The opinion of the court was delivered by: LANE
Baltic Conveyor, Inc., filed answer denying negligence. In addition, defendant has brought a third-party complaint against Standard Accident Insurance Company, a corporation chartered in Michigan. It claims that Standard Accident should defend the negligence suit, owing to the provisions of a policy defendant has taken out with Standard. The third-party defendant, disclaiming responsibility, maintains that the accident occurred under circumstances which exclude it from policy coverage.
The main claims and the third-party claim were originally filed in the Superior Court of New Jersey, Law Division, Camden County. Thereafter, third-party defendant removed the entire case to the United States District Court.
Plaintiff now moves by motion to have the main complaint removed to the state court. He wants the initial action in the state courts, because the 'original plaintiff's claim would not be removable if sued upon alone.'
Defendant-third party plaintiff appears to be unconcerned whether we retain jurisdiction or remand the entire action to the state courts. It is his desire, however, that either the federal or the state courts entertain jurisdiction over both controversies. Baltic expresses the view: 'It would seem to be more expeditious to resolve the entire controversy in one court rather than have part of the matter pending before the State court and part of the matter before the Federal court.'
The gist of the third-party defendant's argument advocating removal is that '* * * the third-party action concerning insurance coverage (relates to contract interpretation) * * * and is a separate and independent claim or controversy from the main (negligence) action * * *.' Whether this court should retain the entire case or just the third-party action is, the third-party defendant feels, a matter of discretion.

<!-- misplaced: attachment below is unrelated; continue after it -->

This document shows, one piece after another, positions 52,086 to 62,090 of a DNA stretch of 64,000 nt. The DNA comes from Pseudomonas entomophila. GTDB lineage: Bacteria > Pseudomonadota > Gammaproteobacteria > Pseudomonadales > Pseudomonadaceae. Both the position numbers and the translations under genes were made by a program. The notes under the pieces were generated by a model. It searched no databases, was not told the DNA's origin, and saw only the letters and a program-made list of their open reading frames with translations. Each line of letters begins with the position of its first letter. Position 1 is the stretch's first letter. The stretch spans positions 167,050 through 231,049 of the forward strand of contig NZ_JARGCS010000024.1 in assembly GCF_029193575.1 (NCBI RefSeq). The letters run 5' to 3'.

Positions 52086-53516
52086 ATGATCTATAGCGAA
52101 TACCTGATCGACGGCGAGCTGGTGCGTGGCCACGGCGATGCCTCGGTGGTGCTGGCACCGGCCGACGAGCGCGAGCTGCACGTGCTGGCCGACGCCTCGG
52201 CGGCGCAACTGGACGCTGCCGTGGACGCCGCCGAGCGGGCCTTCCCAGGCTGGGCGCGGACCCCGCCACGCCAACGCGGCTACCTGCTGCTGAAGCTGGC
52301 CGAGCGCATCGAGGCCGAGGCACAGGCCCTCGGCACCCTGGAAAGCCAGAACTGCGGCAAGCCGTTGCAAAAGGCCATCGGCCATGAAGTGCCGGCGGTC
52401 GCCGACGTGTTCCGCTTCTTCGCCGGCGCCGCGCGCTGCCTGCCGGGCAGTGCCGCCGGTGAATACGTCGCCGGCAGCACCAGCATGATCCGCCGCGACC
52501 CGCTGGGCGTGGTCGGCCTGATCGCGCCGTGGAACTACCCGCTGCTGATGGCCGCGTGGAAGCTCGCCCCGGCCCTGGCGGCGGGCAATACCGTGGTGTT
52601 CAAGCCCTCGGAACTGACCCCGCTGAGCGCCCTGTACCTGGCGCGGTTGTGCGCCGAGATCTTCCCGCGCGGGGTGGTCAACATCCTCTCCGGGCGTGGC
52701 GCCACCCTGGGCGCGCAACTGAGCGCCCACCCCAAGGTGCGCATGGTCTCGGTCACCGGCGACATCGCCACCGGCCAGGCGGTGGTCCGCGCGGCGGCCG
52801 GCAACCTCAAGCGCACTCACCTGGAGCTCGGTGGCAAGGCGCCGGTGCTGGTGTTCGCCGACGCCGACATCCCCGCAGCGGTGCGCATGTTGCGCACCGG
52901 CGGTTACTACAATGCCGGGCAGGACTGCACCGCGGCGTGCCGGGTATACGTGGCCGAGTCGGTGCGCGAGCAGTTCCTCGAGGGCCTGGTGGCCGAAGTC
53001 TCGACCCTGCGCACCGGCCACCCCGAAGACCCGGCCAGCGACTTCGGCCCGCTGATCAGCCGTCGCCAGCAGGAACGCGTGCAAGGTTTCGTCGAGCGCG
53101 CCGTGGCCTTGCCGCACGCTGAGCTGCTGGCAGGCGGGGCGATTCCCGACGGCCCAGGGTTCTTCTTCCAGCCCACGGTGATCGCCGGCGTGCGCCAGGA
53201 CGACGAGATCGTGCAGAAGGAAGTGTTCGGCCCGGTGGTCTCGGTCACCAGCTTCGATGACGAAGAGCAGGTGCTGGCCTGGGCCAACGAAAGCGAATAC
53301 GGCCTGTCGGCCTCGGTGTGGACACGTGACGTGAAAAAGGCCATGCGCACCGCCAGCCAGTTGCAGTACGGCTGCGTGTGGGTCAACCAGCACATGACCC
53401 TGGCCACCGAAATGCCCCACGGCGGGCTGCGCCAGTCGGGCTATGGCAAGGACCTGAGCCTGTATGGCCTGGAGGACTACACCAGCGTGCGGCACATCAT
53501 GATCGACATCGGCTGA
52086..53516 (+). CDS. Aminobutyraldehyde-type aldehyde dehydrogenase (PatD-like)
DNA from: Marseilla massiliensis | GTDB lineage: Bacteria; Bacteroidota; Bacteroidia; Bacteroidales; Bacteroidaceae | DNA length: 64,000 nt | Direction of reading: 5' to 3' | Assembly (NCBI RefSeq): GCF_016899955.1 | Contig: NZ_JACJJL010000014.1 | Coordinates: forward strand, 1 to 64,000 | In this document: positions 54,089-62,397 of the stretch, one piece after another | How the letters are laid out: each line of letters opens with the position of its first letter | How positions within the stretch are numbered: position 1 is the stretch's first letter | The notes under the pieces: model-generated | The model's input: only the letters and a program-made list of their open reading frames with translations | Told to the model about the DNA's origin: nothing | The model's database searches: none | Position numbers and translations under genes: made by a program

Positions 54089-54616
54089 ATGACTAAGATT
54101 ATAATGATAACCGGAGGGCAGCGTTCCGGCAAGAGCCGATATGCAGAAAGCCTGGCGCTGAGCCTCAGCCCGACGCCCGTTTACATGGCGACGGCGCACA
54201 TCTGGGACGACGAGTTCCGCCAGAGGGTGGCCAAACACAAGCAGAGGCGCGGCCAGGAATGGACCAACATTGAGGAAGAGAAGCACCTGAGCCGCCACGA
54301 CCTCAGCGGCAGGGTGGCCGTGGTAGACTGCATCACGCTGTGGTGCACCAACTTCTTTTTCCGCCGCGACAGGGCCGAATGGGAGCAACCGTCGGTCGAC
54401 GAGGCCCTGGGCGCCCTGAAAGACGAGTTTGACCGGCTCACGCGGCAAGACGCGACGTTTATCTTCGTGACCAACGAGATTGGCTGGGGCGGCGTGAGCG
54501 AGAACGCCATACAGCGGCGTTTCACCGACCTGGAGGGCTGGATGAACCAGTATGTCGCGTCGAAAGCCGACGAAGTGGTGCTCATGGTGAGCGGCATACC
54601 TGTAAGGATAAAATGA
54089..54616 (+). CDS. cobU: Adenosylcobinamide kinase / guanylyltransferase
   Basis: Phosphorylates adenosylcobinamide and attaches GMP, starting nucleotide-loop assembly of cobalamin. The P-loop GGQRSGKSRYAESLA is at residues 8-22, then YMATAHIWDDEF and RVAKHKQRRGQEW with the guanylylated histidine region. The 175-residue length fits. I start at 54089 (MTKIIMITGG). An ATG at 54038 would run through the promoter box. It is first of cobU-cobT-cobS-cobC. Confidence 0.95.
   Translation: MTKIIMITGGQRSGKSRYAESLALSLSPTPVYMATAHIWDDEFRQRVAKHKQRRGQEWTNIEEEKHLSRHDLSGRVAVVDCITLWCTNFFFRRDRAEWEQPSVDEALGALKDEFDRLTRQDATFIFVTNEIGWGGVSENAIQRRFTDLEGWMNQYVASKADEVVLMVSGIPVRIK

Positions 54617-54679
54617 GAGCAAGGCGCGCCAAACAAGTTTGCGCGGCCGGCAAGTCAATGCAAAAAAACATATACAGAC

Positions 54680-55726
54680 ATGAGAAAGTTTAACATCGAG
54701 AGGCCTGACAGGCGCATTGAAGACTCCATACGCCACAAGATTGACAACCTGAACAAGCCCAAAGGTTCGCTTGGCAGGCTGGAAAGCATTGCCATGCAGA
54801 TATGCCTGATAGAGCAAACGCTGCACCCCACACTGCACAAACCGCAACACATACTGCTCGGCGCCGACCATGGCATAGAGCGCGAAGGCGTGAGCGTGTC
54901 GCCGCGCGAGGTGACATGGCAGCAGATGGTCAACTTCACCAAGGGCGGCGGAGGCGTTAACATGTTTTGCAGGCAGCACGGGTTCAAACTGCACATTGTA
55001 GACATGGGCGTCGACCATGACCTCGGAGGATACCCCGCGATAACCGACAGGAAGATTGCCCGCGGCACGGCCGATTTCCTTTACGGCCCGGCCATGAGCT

The issue thus before us is whether the introduction into a New Jersey state action of a third-party claim, which would have been removable if asserted in an independent action, affords the basis for removal by the third-party defendant?
We answer in the negative for the following reasons:
I FEDERAL LAW DETERMINES REMOVAL
Not state law but federal law determines when removal can occur. '* * * It is a question of the construction of the federal statute on removal, and not the state statute.' Chicago, R.I. & P.R. Co. v. Stude, 346 U.S. 574, 580, 74 S. Ct. 290, 98 L. Ed. 317 (1954).
II POLICY OF LIMITING FEDERAL JURISDICTION
It must be borne in mind that the acknowledged policy is non-sympathy to expanding federal jurisdiction. Cf. Trail v. Green, et al., 206 F.Supp. 896 (D.N.J., 1962).
As stated by the Supreme Court in Shamrock Oil & Gas Corp. v. Sheets, 313 U.S. 100, 109, 61 S. Ct. 868, 85 L. Ed. 1214 (1941):
'Due regard for the rightful independence of state governments, which should actuate federal courts, requires that they scrupulously confine their own jurisdiction to the precise limits which the statute has defined.'
'The intent of Congress drastically to restrict federal jurisdiction in controversies between citizens of different states has always been ...